Last week, EPA Administrator Andrew Wheeler talked to Congress. Members had questions about his recent changes to the National Ambient Air Quality Standards updates for particulate matter and ozone. Wheeler’s comments last week and earlier make clear that he either doesn’t understand or isn’t being honest about how the EPA is proceeding as it sets health-protective air pollution standards. Here’s the reality around three points that Administrator Wheeler isn’t clear on.
Gretchen's Latest Posts
March 29, 2019 2:48 PM EDT
Yesterday, the EPA Clean Air Scientific Advisory Committee (CASAC) had a teleconference to discuss their recommendations to the administration on the agency’s assessment of the science on particulate matter (PM) and health. The meeting continued the ongoing push and pull between the EPA, its science advisors, and the committee chair Dr. Tony Cox.
March 25, 2019 2:52 PM EDT
You and I enjoy cleaner air thanks to air pollution standards based on science. But now that could change. Last week, science advisors to the US Environmental Protection Agency (EPA) drafted a letter criticizing the agency’s use of science to set ambient air pollutant standards. This is the latest development in the EPA’s process to update the health protective standards for particulate matter and ozone—the two air pollutants most responsible for early death and sickness in this country. Read more >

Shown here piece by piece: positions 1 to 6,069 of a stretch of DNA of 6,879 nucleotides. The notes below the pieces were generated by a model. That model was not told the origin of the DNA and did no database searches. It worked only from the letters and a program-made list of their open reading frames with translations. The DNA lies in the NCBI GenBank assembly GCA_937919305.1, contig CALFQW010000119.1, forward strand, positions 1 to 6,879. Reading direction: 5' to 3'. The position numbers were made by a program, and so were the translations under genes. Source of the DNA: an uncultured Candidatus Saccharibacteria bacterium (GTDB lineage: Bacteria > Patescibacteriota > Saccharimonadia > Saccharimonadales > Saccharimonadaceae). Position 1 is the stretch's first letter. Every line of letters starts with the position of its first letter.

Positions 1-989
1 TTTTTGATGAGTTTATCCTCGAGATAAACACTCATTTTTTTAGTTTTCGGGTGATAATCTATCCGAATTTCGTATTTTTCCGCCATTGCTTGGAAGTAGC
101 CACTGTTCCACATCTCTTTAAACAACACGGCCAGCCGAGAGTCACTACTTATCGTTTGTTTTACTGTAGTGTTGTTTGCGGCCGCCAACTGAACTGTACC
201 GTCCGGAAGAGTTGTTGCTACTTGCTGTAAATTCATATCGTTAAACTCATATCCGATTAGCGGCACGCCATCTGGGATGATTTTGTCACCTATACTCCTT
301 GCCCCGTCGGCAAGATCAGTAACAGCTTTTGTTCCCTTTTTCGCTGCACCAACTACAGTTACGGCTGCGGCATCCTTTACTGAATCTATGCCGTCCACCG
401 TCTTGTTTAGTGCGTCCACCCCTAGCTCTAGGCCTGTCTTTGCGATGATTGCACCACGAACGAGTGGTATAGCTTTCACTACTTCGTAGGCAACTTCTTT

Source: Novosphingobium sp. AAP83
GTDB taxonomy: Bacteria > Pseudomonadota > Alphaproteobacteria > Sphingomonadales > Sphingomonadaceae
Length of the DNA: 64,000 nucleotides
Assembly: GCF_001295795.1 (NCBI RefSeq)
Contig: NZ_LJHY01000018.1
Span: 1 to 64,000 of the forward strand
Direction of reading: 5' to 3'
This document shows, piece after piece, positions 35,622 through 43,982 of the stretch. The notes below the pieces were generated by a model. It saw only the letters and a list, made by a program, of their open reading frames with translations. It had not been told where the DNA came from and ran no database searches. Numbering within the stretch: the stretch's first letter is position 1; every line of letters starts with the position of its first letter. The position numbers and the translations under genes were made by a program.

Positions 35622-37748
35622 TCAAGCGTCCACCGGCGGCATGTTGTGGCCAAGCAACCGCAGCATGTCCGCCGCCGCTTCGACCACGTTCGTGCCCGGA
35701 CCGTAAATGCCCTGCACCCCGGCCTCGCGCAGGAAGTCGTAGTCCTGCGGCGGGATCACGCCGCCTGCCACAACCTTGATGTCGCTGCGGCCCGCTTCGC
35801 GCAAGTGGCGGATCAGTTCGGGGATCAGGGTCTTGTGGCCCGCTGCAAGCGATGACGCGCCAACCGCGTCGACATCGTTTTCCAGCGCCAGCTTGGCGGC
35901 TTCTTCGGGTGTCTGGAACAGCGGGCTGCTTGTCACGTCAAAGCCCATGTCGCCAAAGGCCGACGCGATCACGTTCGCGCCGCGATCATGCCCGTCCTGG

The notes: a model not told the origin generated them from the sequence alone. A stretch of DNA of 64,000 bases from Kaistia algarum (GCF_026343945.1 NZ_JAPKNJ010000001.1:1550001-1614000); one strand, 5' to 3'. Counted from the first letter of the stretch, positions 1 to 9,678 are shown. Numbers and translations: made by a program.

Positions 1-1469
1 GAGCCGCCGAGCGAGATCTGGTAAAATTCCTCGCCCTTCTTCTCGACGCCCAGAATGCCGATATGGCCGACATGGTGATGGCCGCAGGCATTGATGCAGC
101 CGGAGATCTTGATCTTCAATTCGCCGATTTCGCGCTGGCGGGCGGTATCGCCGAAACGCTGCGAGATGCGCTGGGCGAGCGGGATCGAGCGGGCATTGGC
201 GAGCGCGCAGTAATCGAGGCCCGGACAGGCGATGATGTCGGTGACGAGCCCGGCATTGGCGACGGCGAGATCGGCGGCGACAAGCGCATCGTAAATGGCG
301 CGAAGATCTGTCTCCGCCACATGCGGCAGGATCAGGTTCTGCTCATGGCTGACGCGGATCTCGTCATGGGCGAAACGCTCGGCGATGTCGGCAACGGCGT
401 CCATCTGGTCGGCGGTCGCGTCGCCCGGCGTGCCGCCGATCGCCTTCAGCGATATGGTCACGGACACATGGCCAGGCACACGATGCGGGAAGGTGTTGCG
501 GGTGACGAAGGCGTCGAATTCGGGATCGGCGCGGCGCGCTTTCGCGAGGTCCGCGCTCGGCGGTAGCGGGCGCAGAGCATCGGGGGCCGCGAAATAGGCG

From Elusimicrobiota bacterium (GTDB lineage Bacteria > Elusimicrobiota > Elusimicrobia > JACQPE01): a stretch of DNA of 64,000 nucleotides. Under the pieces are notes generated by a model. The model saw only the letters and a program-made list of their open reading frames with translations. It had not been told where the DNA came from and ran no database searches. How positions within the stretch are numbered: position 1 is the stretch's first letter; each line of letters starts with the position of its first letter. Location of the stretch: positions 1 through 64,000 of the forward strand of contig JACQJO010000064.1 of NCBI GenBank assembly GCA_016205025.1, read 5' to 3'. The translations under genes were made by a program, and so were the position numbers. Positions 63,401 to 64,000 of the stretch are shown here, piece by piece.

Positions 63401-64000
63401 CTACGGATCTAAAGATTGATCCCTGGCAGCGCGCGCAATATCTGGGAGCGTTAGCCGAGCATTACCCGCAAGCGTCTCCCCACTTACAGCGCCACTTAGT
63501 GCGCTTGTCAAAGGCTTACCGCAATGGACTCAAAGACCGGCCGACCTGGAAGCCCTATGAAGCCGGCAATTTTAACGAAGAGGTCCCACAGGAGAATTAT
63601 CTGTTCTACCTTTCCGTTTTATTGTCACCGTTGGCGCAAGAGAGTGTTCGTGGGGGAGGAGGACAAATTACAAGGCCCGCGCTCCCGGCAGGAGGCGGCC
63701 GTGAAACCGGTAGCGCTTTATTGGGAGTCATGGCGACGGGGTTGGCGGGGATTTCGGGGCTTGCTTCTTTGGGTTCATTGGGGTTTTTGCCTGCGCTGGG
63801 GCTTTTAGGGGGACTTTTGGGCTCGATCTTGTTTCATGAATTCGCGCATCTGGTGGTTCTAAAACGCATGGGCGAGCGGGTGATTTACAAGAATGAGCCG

Scientists to EPA: Stop Sidelining Science in the Air Pollution Standard Update for Particulate Matter
December 10, 2018 11:07 PM EDT
More than 200 air quality and public health experts have penned a letter expressing concern about the limited scientific input into an air pollutant standard update. The 206 scientists are deeply troubled by recent actions of the EPA on its update to the health-based standard for particulate matter, a pollutant comprised of tiny solid particles that has been linked to respiratory and cardiovascular effects and early death. Read more >
November 28, 2018 2:45 PM EDT
On Thursday, November 29, the EPA’s Clean Air Scientific Advisory Committee (CASAC) will meet (via phone) for the first time since the recent upheaval in its membership. The agenda? To discuss the Integrated Review Plan for updating the ozone standard. And recently ousted scientists have something to say about it.